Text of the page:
And in the same imperious tone she used to inform me of my pickup duties, she completely dismissed my suggestion, all "I'm bringing my kids in there."
"Well," I said carefully, "it just seems silly to move the laptop cart in and out of that room when it looks like it's set up to be in there during the day."
"That's not my thing, I don't know what to tell you," she said with a wave of her hand. (That's right, it's not your thing. Because it's not your room anymore! It's the computer program room! I'm sorry you lost your space, because goodness knows that no teacher in this whole school has enough of it, but you have an entire huge art room here and we only need your teeny tiny workroom space and you're not even supposed to be in here during 50 minutes anyway!) And then she walked away.
Ahem. That's when the tears, ridiculously enough, started. I was just so frustrated and fed up with trying to get this program off the ground day after day for our kids, when it hasn't been working, when I think it could really help them, and all I was asking for was one tiny thing that would make my job easier, like can't you find another place in this whole school to take your five students to do silent reading that they can do anywhere? I literally stood in the hallway (because I still hadn't let my kids into the room yet since I didn't know where to put them) in front of these 15 kids while my eyes welled up. I think the majority of teachers at my school are great, but there are some who are so embittered and possessive of their own stuff and space and materials and interests that it's really frustrating. I mean, it's not like I wanted to send 16 kids to the art room to cause a ruckus; I'm just trying to do my job here.
So I took a deep, shaky breath, put my hand on the door handle, and said to the kids, "You just have to give me a minute to think." I went inside to pull the laptop cart out of the workroom, and surprise! With the addition of the tables in there, it's really not meant to be moved in and out; the cart was crashing into tables as I tried to maneuver. I pointed this out to the art teacher, who was already parading in with her group, and she gave me the same "I don't know what to tell you, it's not my thing" line (that's right, it's not your "thing," so why are you in here?).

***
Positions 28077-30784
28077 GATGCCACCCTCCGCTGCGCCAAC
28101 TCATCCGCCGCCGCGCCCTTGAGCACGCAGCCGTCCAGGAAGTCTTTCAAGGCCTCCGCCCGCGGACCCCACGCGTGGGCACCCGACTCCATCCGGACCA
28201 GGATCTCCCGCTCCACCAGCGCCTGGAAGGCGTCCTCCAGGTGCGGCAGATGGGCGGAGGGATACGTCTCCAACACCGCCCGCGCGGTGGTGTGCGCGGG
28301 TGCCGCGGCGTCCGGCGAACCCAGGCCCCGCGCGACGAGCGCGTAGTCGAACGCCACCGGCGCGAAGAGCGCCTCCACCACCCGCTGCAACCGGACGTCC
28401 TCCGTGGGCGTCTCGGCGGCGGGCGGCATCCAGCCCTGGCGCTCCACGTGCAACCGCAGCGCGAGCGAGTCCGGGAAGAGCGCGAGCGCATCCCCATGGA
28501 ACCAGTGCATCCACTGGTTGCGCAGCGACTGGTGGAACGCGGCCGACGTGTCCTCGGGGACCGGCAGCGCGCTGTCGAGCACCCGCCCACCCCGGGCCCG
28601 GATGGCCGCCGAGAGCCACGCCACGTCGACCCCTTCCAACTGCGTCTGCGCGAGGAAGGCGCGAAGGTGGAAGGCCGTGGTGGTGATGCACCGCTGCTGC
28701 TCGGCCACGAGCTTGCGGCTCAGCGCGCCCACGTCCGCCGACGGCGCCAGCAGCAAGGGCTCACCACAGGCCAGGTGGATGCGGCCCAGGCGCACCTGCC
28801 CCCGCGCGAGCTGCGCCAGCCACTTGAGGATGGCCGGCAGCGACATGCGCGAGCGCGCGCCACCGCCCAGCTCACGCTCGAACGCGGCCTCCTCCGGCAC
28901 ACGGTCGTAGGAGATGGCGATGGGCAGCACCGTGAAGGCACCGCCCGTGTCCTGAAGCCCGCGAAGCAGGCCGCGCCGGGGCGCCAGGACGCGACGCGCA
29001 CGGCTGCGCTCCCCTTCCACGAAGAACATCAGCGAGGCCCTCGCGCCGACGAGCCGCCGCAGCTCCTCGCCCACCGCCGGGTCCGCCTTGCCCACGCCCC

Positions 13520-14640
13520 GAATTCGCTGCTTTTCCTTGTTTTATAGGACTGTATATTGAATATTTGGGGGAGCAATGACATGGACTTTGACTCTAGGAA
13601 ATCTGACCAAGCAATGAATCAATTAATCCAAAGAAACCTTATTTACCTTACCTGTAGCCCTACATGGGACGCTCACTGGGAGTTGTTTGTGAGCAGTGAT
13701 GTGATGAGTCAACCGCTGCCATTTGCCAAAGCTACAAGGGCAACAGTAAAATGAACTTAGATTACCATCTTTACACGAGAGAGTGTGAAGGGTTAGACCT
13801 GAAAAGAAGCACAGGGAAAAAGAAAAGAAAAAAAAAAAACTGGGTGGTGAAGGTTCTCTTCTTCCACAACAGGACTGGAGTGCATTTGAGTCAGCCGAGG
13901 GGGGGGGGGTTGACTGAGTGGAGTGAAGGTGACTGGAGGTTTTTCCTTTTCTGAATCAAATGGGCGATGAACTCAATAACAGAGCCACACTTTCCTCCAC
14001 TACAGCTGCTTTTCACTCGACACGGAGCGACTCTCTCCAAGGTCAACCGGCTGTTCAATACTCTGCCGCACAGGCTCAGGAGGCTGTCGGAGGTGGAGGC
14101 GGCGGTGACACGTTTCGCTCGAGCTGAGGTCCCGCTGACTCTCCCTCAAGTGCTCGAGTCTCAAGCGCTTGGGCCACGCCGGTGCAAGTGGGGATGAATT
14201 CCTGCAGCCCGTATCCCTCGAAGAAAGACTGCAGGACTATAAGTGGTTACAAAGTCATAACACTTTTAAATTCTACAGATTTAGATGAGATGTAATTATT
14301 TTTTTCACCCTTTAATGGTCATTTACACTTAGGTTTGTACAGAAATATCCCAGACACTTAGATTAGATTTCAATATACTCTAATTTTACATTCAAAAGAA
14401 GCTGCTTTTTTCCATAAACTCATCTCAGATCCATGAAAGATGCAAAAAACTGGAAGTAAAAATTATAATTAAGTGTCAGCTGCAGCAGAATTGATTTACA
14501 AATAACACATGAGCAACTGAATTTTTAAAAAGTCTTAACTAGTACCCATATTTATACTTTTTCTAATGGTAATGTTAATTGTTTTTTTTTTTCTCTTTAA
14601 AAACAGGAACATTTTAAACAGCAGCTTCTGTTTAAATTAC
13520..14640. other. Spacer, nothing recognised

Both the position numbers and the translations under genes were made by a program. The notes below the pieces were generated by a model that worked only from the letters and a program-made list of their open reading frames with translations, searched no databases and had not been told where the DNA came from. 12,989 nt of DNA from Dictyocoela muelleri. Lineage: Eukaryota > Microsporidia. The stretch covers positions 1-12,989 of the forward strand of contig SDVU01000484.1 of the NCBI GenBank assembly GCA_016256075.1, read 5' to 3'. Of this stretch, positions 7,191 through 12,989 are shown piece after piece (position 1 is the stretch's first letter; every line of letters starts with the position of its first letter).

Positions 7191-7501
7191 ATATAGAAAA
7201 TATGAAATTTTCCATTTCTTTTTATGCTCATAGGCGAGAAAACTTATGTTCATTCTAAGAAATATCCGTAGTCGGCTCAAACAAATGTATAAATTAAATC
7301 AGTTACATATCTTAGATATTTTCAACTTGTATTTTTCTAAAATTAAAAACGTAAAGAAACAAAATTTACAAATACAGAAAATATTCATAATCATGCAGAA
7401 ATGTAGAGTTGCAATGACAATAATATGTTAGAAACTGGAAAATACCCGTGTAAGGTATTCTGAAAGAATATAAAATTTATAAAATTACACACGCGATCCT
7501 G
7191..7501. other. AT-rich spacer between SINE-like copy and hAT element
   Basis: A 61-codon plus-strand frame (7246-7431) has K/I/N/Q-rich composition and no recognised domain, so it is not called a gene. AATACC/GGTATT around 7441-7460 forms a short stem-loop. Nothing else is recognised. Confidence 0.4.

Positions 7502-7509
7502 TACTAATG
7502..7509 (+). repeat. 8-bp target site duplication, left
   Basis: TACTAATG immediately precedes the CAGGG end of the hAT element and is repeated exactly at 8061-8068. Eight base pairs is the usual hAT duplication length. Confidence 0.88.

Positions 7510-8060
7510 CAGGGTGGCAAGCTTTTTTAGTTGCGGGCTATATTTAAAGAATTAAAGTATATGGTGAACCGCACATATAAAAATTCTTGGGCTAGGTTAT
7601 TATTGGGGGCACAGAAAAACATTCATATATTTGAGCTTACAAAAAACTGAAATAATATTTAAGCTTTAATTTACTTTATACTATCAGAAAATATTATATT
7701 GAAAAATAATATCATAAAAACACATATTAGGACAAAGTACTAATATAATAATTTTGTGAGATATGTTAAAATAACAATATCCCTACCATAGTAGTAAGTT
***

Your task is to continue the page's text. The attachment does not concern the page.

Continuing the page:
Fast forward 50 minutes to after my co-teacher has arrived (I had to explain, "I'm having a moment" when she showed up and I was still near tears) and we've spent 50 minutes racing around the library like mad trying to make sure everyone's laptop will turn on (no) and log onto the Internet (no), everyone's Macromedia Flash player is compatible with the program (no), everyone is logged in under the correct name (no), everyone can maneuver the touchpad because the laptops don't come with mice (no) and Julianne goes downstairs before her bus arrives (also no). Finally, when we are both exhausted and sweaty, it's time to put the laptops away. That's when the paraprofessional who's going to work with the program during the day arrives to tell us that our AP says we should just leave the laptop cart in the workroom and let the kids work in there.
Seriously, you should have seen the glare of death I got from the art teacher. It was the first and only time I've ever felt like there was a genuine beef between me and another teacher at my school, and it was all because of this stupid 50 minutes program assignment that I didn't choose. I magnanimously tried to patch things up by suggesting that we switch places (i.e., take your kids out into that giant room behind us! Look around and marvel at all the room you'll have out there while no one has to maneuver a giant heavy cart in and out of a tiny room for no good reason other than you for some reason want to be in there with your tiny group!), but there was totally an awkward vibe in the air that I'm still puzzling over.
And that, my friends, is how Miss Brave cried her first cry of the school year (in front of her students, mind you, although none of them noticed). Let me tell you, there is nothing like an inagural cry to remind you who you're working for! (The correct answer: Not the art teacher!)